Malcolm Venter

    The final version of the CAPS for English Home Language in the FET Phase has done away with a separate language paper in the formal examinations.  Instead this has been incorporated with the Literature Paper and reduced to a mere 50 marks.

    This has serious implications for English teaching. We all know that teachers teach to the final examination. This means effectively that language (comprehension, summary, language structure and usage) will be neglected- and especially language structure and usage, as the summary counts 10 and the comprehension and language usage section together totals to 40  – most probably 30 + 10.  Which teacher is going to spend much time on teaching  language structure for a mere 10 marks? This means that 10 marks will cover spelling, punctuation, formal grammar, correct grammar, critical awareness, register, direct and indirect speech, abbreviations, acronyms, active and passive mood, etc!

    This is a radical deviation from a long-standing tradition – something which should not be done lightly and without consultation, and something which, like the sudden introduction of OBE, will be regretted in time to come.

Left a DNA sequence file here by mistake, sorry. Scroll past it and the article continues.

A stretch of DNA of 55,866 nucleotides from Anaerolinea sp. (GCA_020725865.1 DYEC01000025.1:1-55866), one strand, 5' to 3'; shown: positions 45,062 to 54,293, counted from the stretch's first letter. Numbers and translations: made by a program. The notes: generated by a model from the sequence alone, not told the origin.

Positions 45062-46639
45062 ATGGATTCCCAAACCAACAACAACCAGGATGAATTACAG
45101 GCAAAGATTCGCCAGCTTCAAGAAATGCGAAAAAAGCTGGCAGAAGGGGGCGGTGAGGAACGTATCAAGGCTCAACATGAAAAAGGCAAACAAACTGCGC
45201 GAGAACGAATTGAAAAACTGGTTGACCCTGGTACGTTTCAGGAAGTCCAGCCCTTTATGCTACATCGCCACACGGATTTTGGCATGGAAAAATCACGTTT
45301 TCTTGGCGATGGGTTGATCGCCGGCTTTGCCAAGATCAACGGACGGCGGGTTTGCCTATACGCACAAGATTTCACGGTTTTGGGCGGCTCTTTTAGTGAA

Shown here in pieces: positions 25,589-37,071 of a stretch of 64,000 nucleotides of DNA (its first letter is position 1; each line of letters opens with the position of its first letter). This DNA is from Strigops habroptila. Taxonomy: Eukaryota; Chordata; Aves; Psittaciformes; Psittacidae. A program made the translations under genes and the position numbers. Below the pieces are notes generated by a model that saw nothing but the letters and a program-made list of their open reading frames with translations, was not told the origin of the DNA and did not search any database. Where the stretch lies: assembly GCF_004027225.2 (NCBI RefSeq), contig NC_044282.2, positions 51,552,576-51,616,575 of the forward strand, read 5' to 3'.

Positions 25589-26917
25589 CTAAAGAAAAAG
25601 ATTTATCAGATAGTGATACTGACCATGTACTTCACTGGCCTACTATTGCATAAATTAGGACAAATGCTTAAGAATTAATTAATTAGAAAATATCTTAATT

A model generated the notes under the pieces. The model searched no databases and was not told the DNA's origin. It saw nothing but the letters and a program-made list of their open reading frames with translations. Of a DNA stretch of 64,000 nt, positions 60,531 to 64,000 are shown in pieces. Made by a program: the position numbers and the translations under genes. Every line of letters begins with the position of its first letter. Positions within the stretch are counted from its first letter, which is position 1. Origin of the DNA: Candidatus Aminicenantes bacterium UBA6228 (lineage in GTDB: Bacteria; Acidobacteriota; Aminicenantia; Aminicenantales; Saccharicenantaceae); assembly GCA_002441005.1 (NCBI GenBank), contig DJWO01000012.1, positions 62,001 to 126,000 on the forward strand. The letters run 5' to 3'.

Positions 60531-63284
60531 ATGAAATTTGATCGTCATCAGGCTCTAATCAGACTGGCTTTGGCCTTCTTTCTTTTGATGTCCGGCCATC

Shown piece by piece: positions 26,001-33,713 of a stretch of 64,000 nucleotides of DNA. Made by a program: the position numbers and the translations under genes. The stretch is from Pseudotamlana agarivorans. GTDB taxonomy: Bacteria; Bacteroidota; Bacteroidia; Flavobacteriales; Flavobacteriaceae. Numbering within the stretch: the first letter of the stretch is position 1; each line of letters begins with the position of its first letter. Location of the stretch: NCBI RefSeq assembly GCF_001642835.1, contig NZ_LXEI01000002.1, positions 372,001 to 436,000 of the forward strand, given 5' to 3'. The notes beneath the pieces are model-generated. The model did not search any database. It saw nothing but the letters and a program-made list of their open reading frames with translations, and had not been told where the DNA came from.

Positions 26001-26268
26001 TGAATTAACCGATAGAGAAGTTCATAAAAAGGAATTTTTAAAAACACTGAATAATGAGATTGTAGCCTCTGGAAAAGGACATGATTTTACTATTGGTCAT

Add to this the fact that the CAPS advocates that there should be no separate ‘language’ lessons – all should be taught incidentally through reading, writing, speaking and studying literature – and one realises that one has a recipe for disaster on one’s hands. Either these will not be taught because they are not included in the biweekly lesson plan, or they will be taught badly, in an ad hoc manner with no logical progression of knowledge. Furthermore, who wants to stop in the middle of a challenging poem and teach apostrophes or nouns or the subjunctive mood?  That would be the best way to get learners to loathe language teaching and would spoil the whole atmosphere of the literature lesson.  (This does not preclude referring to terms and concepts that might have been taught in a language lesson.)

    It will not help if it is argued that these things will be taught – and maybe examined – lower down. One cannot expect that, by Grade 9, learners will have grasped all that needs to be grasped – and at a deep level of understanding.

    If one then considers that those who matriculate under this system and go on to become language teachers will, in most cases, study only literature at a tertiary level, one is faced with the situation where language teachers are meant to teach language concepts with a Grade 9 level of knowledge. (This is already largely the case – and in future it will be even worse.)

    The decision is disturbing and should be reconsidered.

    Categories: Issue II